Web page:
Farmers fighting zombie gas licences fear Barilaro comments mean renewal a done deal

NSW Deputy Premier John Barilaro’s comments suggesting the government will extinguish some but not all zombie petroleum licences are leaving regional and rural constituents in the dark and farming districts at risk.

In response to questions about what should be done with the more than 55,000 square kilometres of expired but not extinguished petroleum tenements in north west NSW, Mr Barilaro recently told media, "When I do release the gas strategy, and hopefully not too far off, I'm going to use that at the same time to extinguish a number of PELS across the state. I believe a number of those are not economically or environmentally viable."

Mullaley farmer Margaret Fleck, whose property is covered by one of the zombie licences, said the comments raised more questions at a time when the public needed answers. 

“Landholders shouldn’t have to live in fear that they might be unlucky enough to live on a petroleum license that is brought back from the dead,” she said.

“These kinds of comments by Mr Barilaro create second class citizens - those he is willing to protect from the scourge of coal seam gas, and those he is willing to sacrifice.

"We want to know what talks Mr Barilaro and his department have been in with Santos about these licences, and we'd like an assurance that landholders will have equal access.”

Both NSW Agricultural Minister and Member for Northern Tablelands Adam Marshall and Member for Tamworth Kevin Anderson have previously publicly opposed the renewal of zombie licenses.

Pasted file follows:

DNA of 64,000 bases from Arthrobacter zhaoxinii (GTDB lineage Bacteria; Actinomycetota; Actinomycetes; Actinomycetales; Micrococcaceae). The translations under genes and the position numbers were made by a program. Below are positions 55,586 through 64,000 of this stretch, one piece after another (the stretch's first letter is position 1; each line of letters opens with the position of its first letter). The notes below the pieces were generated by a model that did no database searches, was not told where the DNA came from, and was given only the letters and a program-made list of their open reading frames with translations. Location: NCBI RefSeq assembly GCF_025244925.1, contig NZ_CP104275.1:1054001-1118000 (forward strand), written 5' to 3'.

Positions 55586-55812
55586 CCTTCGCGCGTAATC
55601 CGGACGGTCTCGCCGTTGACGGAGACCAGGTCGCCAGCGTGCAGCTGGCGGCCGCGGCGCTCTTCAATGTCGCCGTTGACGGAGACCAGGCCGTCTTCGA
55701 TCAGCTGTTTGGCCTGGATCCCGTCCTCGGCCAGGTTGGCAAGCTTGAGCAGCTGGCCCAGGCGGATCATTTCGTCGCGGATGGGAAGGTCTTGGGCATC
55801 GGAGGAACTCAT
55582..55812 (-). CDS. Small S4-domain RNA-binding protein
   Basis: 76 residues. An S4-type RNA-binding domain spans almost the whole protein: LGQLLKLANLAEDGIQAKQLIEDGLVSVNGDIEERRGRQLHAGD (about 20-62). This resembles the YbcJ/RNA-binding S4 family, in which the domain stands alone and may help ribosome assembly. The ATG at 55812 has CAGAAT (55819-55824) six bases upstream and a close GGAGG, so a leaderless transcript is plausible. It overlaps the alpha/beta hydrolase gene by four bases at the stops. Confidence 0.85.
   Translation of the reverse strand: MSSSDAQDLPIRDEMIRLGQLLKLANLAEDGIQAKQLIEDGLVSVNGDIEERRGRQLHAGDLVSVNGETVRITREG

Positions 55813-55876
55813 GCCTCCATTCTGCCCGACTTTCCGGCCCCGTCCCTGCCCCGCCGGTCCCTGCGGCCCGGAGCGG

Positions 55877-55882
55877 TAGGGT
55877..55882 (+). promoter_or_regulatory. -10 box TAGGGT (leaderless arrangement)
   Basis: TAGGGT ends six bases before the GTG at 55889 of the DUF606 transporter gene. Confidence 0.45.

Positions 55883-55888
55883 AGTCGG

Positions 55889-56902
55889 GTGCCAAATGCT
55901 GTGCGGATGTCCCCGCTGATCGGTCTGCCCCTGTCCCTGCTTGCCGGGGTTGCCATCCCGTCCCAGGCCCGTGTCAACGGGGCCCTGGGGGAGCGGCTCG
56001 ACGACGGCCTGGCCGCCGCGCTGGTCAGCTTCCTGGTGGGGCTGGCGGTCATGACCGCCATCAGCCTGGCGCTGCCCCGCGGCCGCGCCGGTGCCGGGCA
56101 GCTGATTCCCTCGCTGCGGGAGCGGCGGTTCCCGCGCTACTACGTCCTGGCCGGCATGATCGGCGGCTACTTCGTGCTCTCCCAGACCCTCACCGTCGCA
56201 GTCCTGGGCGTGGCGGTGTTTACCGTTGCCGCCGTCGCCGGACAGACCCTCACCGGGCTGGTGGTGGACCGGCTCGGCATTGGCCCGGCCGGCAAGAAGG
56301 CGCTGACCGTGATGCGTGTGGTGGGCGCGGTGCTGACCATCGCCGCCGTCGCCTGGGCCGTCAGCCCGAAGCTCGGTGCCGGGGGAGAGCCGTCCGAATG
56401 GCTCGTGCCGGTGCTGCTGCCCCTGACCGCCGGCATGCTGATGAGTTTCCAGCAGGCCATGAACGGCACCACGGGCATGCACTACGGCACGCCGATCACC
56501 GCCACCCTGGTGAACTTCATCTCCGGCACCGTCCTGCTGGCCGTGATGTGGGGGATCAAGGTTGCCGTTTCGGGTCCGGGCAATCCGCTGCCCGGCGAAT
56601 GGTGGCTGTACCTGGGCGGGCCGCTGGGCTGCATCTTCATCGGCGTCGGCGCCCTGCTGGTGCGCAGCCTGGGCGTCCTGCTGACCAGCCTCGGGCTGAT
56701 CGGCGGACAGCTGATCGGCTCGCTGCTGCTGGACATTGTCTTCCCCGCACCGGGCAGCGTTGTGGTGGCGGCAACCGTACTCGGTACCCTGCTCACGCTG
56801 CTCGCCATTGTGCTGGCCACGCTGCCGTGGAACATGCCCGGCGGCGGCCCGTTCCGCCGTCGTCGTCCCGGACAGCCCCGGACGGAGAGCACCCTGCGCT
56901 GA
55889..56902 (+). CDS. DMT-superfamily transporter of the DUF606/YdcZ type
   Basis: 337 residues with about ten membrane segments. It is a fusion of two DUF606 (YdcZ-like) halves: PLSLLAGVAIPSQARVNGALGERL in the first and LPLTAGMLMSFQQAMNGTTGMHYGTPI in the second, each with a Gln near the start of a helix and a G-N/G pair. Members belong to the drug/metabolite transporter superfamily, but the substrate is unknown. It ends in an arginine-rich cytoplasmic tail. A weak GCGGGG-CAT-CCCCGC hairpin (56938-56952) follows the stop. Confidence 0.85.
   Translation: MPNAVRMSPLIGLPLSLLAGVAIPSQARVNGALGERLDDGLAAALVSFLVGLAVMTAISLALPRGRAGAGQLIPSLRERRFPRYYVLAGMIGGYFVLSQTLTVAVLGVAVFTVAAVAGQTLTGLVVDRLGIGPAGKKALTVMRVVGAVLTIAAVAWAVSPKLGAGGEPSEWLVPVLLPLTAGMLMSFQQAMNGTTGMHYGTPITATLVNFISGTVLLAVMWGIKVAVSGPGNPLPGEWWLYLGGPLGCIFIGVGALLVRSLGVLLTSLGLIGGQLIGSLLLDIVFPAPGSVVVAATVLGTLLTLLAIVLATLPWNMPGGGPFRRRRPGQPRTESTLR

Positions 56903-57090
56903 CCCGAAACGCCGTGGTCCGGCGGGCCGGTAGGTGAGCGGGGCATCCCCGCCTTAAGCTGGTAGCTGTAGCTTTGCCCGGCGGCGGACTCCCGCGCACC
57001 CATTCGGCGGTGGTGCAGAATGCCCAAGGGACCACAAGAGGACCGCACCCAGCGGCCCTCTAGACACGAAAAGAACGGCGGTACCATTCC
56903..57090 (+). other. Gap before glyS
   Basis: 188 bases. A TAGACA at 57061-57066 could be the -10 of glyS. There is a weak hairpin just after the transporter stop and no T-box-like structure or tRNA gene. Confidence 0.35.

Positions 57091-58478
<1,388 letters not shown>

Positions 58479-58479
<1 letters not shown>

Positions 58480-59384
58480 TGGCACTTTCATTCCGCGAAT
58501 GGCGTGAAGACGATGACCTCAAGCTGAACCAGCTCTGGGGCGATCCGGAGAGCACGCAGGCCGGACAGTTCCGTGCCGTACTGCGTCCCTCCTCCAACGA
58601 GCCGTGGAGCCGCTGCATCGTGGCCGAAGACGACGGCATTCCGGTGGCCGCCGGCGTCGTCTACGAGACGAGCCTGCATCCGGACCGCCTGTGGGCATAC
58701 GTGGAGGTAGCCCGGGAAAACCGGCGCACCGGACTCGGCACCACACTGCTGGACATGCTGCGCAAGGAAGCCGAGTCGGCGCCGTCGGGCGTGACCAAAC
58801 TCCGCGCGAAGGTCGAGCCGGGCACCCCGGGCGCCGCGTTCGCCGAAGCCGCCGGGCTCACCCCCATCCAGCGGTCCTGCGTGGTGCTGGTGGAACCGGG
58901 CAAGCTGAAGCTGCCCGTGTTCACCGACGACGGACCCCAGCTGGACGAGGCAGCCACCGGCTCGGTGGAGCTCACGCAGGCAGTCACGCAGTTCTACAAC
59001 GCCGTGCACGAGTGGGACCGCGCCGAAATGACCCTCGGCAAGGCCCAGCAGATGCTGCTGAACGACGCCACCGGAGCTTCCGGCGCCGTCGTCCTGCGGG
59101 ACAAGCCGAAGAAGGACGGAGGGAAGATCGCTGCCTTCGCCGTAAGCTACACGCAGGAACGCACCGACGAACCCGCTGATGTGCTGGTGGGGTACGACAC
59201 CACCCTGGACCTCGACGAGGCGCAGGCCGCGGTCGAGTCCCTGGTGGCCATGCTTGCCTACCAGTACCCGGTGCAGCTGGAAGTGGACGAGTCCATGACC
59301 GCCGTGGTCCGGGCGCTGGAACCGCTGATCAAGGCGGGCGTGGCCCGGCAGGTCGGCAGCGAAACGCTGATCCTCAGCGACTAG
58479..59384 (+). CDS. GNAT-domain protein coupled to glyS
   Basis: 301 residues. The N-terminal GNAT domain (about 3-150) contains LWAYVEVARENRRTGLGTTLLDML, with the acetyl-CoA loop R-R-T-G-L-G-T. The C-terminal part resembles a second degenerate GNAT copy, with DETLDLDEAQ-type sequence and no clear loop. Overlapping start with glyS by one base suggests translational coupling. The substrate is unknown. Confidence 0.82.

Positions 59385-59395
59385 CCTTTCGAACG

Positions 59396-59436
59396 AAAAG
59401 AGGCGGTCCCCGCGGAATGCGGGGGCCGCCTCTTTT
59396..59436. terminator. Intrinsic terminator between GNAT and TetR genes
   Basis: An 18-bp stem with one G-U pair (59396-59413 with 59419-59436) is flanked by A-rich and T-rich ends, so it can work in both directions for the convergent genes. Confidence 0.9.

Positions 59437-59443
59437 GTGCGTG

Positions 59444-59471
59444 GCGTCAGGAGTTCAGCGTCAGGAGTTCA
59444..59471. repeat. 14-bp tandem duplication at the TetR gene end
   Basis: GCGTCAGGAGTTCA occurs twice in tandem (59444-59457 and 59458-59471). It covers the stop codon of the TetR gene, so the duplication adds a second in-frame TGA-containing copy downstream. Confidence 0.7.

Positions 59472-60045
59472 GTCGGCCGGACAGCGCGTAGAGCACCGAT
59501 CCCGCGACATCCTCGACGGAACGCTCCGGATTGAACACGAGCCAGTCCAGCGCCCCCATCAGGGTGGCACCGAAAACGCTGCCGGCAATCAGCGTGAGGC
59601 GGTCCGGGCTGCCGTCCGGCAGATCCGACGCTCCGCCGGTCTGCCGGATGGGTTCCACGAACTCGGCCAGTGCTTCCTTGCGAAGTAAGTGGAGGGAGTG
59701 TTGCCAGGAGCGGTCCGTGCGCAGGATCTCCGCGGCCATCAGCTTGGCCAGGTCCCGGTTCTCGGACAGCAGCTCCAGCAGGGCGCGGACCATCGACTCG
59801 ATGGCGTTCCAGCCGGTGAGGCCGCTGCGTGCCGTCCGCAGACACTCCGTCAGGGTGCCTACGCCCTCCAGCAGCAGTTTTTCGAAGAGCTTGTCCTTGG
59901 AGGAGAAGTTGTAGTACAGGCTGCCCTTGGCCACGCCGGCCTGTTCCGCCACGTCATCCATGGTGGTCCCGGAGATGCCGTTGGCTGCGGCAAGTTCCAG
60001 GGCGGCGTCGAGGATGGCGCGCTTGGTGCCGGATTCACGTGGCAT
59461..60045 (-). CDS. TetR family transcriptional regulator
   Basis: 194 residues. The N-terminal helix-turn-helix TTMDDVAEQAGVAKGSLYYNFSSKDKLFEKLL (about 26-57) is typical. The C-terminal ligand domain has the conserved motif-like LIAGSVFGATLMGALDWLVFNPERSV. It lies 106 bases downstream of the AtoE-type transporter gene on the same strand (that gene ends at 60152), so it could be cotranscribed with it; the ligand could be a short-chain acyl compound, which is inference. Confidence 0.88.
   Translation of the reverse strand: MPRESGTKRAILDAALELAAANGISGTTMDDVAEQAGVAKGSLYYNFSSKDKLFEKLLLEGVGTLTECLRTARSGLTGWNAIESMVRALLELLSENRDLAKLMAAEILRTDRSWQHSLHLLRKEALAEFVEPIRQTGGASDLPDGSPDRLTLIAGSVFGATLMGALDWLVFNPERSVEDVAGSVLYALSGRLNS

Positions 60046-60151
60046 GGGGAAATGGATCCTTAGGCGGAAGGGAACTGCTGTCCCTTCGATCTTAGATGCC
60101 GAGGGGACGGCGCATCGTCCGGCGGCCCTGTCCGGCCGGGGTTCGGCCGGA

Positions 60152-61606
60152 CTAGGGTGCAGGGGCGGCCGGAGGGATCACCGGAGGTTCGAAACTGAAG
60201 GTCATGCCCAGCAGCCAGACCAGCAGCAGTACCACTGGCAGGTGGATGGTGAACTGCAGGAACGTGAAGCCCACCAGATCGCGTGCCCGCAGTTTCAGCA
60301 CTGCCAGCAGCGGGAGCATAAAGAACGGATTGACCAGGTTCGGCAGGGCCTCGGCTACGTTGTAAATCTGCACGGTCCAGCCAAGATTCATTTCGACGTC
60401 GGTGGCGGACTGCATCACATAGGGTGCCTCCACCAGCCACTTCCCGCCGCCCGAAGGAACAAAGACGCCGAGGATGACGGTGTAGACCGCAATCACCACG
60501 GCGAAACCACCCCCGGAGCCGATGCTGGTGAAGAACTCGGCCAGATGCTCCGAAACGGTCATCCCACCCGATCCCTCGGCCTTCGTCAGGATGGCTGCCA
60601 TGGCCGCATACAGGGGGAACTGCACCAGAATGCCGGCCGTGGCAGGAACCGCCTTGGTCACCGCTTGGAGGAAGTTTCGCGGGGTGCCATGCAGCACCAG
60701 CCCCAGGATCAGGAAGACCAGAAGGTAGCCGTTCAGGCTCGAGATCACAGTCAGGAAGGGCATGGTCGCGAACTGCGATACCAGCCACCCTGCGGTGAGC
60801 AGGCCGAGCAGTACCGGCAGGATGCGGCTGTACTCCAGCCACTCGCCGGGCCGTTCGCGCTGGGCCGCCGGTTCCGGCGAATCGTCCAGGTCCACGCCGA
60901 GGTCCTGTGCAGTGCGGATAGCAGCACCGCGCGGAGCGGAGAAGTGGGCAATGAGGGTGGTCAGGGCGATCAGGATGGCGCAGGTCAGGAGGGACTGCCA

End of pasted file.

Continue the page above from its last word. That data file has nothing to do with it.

Mr Marshall has also told media that given the approval of the Narrabri gasfield, there was now no need for the zombie petroleum licences to be brought back to life.

There's no prospect of them being utilised anyway, because Narrabri will provide more than enough gas for everyone for ever and ever… so let's just get rid of them, remove the uncertainty and allow people to get on with their lives."

Lock the Gate Alliance NSW spokesperson Georgina Woods said she feared a party-room deal had been done without input from locals who would be impacted by the decision.

“So far the NSW Government’s Future of Gas policy, expected to be released in the coming months, has included no public consultation,” she said.

“Yet Mr Barilaro appears to be able to confidently say some but not all licences will be extinguished.

“The people affected by these licenses deserve a voice and a say, not just Santos.

“These licenses should be scrapped, and the region reserved for sustainable development that does not put our land, water, and climate at further risk.”